This entourage comprises an extremely competent supporting body of actors, singers and dancers.
Two of the principle characters are double cast – the parts of Little Boy and Little Girl have fledgling thespians appearing at alternate performances (consult the box office for exact dates and times). Opening night, Little Boy was played quite nicely by Hershal Vuksich; Austin Brooks will perform when Vuksich does not. Charming Paloma Sharangpani was Little Girl opening night; Emily Johnson takes over alternately.
George McClure is a hoot at the cantankerous Grandfather; he offers comic relief when needed.
F. James Raasch plays a naïve Father, who finally realizes he must change to keep up with life. Raasch has a good singing voice which really shines with “Journey On.”
Nancy Herbert is Mother. She is right for the role; the epitome of the lovely, proper lady but willing and almost eager to change in a changing world. Her singing is equal to her acting.
Steve Barnett is Mother’s Younger Brother. This might be the best thing Barnett has done. He makes his character strong in his convictions and his singing is at his best.
Micheal O’Hara is unparalleled as Tateh, the Jewish immigrant who looks for and finds his dream for his Little Girl and himself. Tateh is the proof of America’s promise and O’Hara plays him perfectly to the hilt in acting and singing.
Stacie Calkins is Sarah. Calkins has equaled her performance in “The Color Purple.” She has created a loving, giving, fighting Sarah and sung every word with the clear understanding of each lyric in a voice that exhilarates every audience member.
Eric Clausell is Colehouse Walker, Jr. Clausell is a formidable figure on stage moving with a fluid grace and gentility. His singing voice and acting ability is as commanding as his physical presence.
“Ragtime, The Musical” continues performances through August 4 Friday and Saturday nights at 8 p.m. and Sunday matinees at 2 p.m. Call the box office for reservations or more information – 253-565-6867 or go online to www.tmp.org.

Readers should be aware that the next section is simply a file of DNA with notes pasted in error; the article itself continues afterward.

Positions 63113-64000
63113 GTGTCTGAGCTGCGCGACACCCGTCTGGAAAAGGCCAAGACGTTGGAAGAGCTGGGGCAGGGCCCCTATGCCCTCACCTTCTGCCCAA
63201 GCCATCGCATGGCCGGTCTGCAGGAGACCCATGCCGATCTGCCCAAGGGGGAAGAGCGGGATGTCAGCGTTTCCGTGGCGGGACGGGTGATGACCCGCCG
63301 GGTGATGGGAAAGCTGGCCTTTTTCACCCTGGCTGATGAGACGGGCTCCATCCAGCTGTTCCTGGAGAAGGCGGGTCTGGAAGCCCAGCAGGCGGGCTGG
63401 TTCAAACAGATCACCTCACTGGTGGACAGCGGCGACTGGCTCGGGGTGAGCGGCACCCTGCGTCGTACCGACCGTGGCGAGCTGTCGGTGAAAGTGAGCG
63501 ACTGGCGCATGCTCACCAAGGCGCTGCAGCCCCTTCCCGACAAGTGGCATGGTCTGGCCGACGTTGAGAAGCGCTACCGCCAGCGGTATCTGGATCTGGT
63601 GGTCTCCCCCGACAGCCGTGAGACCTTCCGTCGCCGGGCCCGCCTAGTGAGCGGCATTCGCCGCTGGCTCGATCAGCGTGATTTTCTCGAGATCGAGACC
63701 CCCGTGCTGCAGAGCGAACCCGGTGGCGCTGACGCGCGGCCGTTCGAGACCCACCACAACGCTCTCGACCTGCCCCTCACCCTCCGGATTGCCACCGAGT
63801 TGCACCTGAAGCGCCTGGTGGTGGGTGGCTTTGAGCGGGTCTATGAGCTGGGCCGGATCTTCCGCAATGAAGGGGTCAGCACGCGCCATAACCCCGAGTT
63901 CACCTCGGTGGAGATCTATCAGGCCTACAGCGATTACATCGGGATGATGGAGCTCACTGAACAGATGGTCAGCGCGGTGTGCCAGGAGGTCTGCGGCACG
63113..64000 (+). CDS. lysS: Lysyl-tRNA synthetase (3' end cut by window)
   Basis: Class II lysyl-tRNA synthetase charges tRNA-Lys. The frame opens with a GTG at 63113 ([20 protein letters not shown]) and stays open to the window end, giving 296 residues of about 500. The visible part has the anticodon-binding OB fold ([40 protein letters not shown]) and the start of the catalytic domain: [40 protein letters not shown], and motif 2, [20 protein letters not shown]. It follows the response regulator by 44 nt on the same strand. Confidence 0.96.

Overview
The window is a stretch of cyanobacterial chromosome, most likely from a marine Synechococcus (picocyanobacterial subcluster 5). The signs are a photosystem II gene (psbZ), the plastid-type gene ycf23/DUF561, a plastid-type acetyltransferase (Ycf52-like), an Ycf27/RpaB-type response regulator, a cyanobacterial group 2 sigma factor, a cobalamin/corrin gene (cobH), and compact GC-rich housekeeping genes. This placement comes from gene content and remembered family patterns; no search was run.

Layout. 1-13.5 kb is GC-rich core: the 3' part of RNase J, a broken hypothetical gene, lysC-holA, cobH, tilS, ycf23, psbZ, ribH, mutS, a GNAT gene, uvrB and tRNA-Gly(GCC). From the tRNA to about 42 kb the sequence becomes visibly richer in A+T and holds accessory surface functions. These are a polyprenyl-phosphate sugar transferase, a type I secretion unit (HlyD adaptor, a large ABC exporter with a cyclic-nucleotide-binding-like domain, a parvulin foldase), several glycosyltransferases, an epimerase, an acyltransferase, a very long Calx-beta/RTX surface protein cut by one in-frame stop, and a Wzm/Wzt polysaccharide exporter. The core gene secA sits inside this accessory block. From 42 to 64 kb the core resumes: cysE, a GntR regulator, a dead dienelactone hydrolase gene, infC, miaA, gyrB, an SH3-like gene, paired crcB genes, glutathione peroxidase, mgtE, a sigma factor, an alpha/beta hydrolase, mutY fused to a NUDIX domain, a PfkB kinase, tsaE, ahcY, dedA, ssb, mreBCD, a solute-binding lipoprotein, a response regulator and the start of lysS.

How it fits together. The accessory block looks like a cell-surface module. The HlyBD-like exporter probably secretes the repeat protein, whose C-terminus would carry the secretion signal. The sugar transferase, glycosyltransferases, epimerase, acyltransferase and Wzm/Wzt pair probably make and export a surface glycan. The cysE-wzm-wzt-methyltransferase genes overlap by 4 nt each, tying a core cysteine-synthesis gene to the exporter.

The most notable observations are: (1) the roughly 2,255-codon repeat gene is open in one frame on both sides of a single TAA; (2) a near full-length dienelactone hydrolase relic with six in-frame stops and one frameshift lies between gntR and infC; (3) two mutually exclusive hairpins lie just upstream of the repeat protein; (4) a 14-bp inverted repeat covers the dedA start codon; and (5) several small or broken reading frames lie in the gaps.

One more admonition: Don’t go to Tacoma Musical Playhouse at 7116 Sixth Avenue in Tacoma to see “Ragtime!” If you do, you’ll be quite alone!
All performances of “Ragtime, The Musical” are at the Curtis High School theatre/auditorium at 8425 40th Street, W. in University Place.
According to Managing Artistic Director Jon Rake, the TMP theatre is undergoing a major overhaul and redesign! The stage is being widened; an orchestra pit is arriving, among many more changes. This $1.2 million endeavor is greatly due to multiple donations from private philanthropic organizations. The rest is from corporate sponsors and theatre-goers like you.
Rake says they are just $18,000 short of their goal. If you would like your “Name in Lights” or be part of the “Walk of Fame,” contact Diana at TMP for more information.
The renovations are promised to be completed for TMP 2013 – 2014 season, which begins October 18 with the mammoth hit opera “Les Misérables.” This long-running show is followed by “Shout!” then “The Man of La Mancha,” “Annie,” “La Cage Aux Folles” and finishes in July, 2014, with “Young Frankenstein.” Don’t miss this 20th Anniversary season.